I've accidentally overwritten my
Does anyone have a "sample" one I could copy, or know where I might be able to find one?
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If your terminal window is still open, you can save the current environment settings to rebuild. The recovered file will contain more information than you may have defined yourself, so remove the parts you don't need:
Defined vars and functions:
$ declare > .bash_profile.recovered
$ alias >> .bash_profile.recovered
Search for dot_files in Google or Github if you like a sample one.
If you like to restore it, you could try to get it from your TimeMachine backup (if present)
You can try to recover it using TestDisk.
If that doesn't work, type:
x56~:$ alias >> ~/.bash_profile
x56:~$ echo "PATH=$PATH" >> ~/.bash_profile
to at least recover your PATH and aliases, which you can paste in your new profile file.
Unfortunately this is what revision control is for. There is no way to undo modifications, while deletes through finder are actually moves to the trash.
Use TimeMachine in the future. Aside from this, it will also give you piece of mind when your current hard drive dies. I know people facing this problem now and if they only invested $30-$50 into a backup hdd, the problems would not happen. I recommend you just learn from this and back up using timemachine periodically.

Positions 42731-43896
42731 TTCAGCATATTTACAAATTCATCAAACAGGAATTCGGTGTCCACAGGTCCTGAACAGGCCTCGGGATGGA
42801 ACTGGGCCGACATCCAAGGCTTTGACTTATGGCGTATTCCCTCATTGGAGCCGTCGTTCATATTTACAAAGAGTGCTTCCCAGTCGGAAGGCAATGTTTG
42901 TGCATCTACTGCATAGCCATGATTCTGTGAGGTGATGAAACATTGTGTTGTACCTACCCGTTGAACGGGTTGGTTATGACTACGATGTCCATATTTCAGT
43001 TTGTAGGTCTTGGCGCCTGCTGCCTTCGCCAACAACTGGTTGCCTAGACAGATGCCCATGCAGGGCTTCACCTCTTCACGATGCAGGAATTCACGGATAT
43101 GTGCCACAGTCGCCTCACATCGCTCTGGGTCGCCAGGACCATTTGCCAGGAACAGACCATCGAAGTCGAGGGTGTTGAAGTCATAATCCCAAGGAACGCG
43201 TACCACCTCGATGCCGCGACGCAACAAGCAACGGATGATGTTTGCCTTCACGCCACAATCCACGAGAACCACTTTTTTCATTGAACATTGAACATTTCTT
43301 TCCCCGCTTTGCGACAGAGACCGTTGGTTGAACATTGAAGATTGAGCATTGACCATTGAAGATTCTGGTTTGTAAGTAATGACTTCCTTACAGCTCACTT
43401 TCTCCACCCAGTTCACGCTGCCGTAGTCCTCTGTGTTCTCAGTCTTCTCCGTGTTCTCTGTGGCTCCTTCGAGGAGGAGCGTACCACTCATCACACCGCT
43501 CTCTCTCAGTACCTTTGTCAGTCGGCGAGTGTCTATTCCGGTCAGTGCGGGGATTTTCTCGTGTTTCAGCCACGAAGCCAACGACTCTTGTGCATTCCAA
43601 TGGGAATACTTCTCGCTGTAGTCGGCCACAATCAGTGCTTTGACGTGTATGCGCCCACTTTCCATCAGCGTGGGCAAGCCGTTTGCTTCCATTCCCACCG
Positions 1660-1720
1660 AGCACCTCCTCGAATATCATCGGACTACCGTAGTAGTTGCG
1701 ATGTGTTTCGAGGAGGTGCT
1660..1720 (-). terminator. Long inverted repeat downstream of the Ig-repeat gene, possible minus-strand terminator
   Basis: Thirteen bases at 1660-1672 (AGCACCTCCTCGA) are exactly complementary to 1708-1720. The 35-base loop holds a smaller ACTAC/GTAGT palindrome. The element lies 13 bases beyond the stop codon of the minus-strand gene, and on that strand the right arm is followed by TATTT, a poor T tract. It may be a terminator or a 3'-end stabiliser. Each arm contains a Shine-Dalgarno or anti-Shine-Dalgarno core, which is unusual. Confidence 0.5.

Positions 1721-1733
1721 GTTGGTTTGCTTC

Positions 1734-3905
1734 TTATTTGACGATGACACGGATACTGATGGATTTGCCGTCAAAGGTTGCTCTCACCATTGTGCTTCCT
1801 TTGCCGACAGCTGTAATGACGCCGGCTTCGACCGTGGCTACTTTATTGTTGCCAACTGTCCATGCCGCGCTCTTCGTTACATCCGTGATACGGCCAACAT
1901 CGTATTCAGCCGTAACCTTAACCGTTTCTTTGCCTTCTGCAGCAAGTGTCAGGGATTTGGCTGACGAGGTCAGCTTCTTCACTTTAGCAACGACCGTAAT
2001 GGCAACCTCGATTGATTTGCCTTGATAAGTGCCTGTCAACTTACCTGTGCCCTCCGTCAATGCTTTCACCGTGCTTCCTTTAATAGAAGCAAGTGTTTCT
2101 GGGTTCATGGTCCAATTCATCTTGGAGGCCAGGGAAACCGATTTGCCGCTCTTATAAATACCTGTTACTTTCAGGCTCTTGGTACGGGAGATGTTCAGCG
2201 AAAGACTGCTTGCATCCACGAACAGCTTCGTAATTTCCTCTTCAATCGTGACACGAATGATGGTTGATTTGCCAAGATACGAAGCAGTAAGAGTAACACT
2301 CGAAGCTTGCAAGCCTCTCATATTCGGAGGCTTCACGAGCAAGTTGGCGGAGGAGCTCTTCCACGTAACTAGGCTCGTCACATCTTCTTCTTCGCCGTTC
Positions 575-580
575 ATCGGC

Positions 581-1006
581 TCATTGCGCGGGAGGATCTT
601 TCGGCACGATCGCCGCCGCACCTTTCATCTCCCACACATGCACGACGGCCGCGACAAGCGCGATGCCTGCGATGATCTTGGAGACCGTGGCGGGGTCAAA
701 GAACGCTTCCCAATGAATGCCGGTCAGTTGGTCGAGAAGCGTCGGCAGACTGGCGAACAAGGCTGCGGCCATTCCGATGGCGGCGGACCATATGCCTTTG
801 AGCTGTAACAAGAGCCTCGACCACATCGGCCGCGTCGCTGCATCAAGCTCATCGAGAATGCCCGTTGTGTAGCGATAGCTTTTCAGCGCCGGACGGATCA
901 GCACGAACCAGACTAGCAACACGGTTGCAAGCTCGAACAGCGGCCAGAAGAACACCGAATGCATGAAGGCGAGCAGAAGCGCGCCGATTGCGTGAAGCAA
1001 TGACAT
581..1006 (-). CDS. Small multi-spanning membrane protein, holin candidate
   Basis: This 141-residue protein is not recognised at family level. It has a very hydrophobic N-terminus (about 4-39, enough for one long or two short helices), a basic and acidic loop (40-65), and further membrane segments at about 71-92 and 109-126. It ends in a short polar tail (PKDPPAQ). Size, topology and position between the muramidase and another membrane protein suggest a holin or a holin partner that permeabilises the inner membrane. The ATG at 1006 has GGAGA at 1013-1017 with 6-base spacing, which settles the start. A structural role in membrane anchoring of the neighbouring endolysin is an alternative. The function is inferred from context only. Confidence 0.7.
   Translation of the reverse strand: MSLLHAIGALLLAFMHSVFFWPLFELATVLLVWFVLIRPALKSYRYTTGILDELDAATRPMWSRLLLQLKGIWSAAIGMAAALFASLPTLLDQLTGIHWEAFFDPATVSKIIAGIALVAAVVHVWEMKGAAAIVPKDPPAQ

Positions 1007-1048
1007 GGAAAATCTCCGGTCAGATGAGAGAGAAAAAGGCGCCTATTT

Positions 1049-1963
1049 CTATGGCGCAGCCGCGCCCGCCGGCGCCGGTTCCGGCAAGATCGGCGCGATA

Github as mentioned by Ian C is a great place to back your dotfiles, also you can find dotfiles from others'. Version control to the rescue here, don't know how many times it saved me, but definitely more than I can remember. The advantage of TimeMachine is that it also does version control, problem is that its stored by snapshot time, not logical version.
If you can't use Terminal to access your
~/.bash_profile (e.g. it's corrupted) you can use BBEdit or any other GUI editor that can open files from a location and open your corrupted file in order to fix it.
BTW. if you know the location and name of any hidden file, this method can be used to open it (assuming it is a text based file).
This method works only if you saved the
bash_profile file to a point where you want to go back in TextEdit, doesn't work if edited using vi or nano (thanks to @nohillside for pointing this out). You can open the file using TextEdit (for ex:
open ~/.bash_profile) and click on
File -> Revert To -> Browse All Versions... and then select the version you want to revert back to.
I found this website that has two example of the files of bash_profile and bashrc.